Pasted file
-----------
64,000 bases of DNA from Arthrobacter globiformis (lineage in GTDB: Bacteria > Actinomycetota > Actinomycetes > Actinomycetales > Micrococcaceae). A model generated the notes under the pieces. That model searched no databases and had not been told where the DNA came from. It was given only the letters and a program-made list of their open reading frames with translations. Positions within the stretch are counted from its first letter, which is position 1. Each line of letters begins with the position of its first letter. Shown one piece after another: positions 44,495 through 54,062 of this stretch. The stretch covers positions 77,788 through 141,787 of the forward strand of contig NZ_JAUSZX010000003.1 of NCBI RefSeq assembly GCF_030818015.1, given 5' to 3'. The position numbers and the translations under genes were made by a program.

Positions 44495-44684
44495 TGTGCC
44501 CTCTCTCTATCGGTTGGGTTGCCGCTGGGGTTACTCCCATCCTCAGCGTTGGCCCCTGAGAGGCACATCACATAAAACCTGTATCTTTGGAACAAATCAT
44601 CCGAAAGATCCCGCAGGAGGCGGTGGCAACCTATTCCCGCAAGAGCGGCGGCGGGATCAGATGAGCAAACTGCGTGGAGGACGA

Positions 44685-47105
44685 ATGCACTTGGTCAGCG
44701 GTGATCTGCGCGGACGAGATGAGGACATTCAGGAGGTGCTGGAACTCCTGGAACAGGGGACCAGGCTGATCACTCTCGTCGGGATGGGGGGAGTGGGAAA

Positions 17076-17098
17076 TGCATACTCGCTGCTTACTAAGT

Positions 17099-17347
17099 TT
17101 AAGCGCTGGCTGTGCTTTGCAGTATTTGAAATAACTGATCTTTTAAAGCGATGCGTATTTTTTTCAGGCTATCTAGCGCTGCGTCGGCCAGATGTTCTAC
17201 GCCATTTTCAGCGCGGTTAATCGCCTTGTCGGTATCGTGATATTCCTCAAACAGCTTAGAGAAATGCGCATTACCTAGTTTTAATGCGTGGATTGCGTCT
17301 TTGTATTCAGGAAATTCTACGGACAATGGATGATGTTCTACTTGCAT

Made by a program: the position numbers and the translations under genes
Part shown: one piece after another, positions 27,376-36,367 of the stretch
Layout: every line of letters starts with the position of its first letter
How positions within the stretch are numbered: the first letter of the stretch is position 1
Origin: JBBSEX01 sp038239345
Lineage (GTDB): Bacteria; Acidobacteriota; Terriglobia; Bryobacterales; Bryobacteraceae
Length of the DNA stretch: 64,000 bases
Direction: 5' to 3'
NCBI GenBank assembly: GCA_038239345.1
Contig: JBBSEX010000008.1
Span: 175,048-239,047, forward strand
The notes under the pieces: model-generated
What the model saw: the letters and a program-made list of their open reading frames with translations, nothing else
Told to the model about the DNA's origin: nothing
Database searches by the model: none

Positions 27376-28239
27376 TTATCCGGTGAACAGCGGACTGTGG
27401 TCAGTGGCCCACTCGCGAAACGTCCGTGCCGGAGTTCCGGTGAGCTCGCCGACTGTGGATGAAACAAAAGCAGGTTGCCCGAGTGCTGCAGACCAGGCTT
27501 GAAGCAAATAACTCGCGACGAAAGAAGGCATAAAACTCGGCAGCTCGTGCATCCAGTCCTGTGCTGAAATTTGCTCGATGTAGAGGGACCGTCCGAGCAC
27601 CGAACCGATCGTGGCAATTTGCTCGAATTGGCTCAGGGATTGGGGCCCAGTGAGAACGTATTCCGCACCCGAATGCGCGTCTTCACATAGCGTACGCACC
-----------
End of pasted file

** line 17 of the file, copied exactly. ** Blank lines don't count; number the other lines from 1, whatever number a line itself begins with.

Part shown: one piece after another, positions 27,376-36,367 of the stretch